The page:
by American Stalls August 24, 2023
When it comes to thinking about turn-out options for horses, there are a lot of opinions about what is best practice. Views on turnout are often strongly affected by what activities you pursue with your equine companion. A show horse is going to be living a different lifestyle from a retired pasture pet. Similarly, the amount of acreage can also have a big impact on space available to devote to turnout. Here are some turn out options to consider when designing your perfect horse property.
Horse Stall Runs: Stall Runs are a great way to give your horse a little extra room and some fresh air. This style of turnout space is directly attached to the horse’s stall for ease of turnout. Often these runs are at least partially covered and are typically the width of the stall but can be as long as space allows for extra movement. They are great for all season turnout but can be especially helpful in the winter months when larger lots may be too muddy. Because of the small size, the fencing is recommended to be taller and more substantial than what is needed in a larger pasture. The area also needs to be maintained with frequent cleaning and ground improvements to prevent mud are a great idea.
Paddocks: If your horse needs a little more room to move and some socialization, paddocks can be a great turnout space. These areas are typically larger than a horse stall run, but still located near the barn. While there is no specific size requirement, they are a great spot to turnout for horses that might need additional monitoring while out or need to be accessible for work/riding. Because it is still a smaller space and often shared with a herd mate, the fence should be a safe and highly visible barrier. The ground of the paddock may be grass or it can be improved to an all-weather option to help prevent mud. This type of turnout is helpful when managing properties with smaller acreage.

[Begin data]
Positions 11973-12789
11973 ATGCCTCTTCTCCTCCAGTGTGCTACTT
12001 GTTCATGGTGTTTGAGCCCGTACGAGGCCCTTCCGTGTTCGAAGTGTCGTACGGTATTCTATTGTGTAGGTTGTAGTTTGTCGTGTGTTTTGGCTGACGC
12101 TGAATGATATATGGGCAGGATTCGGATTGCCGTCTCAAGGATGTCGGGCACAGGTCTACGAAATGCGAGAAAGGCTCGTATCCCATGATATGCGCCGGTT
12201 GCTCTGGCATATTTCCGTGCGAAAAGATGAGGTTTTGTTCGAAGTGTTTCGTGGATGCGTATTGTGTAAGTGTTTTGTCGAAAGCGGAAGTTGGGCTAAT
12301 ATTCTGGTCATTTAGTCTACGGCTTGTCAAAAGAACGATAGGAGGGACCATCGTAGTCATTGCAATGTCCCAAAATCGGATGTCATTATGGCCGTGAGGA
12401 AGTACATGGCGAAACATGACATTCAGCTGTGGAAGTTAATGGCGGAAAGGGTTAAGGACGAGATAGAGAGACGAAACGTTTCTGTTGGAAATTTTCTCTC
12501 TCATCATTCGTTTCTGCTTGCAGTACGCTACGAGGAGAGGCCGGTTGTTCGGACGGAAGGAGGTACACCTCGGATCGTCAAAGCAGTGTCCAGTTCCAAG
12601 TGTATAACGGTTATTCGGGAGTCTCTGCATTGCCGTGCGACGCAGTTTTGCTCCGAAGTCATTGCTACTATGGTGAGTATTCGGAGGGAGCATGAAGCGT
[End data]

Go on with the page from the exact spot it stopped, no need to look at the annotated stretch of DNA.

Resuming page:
Pasture: When it comes to larger pasture turn out, it is usually recommended to have one acre/horse ratio to meet grazing needs on maintained pastures. If horses are put on unmaintained pastures, they would need around 10 acres per horse for grazing to remain sustainable. Utilizing rotational grazing in large pastures is considered a best practice for maintaining optimal grazing throughout the seasons. While the fencing doesn’t have to be as substantial as in smaller spaces, it should be horse be safe and checked regularly to make sure that there are no areas where horses can get out. Horses that spend most of their time in the pasture will also need shelter from the hot sun or cold winds.
Track Systems: Track systems utilize a double fence, creating a parameter track that the horse moves around. They are motivated to keep moving based on strategically placed areas for water, feed, and shelter as well as other enrichment stations that mimic a natural environment. The interior of the track can then be utilized for rotational grazing. This is a great way to manage a smaller acreage property while still giving a horse a turnout opportunity that encourages movement.
When thinking about creating turn-out spaces for your horse barn, it is a great idea to consider all the options and determine what will work best for your facility. Generally, having access to a couple different turnout options is a great way to manage horse properties. If you are considering your next barn and turnout project, contact American Stalls for more information at americanstalls.com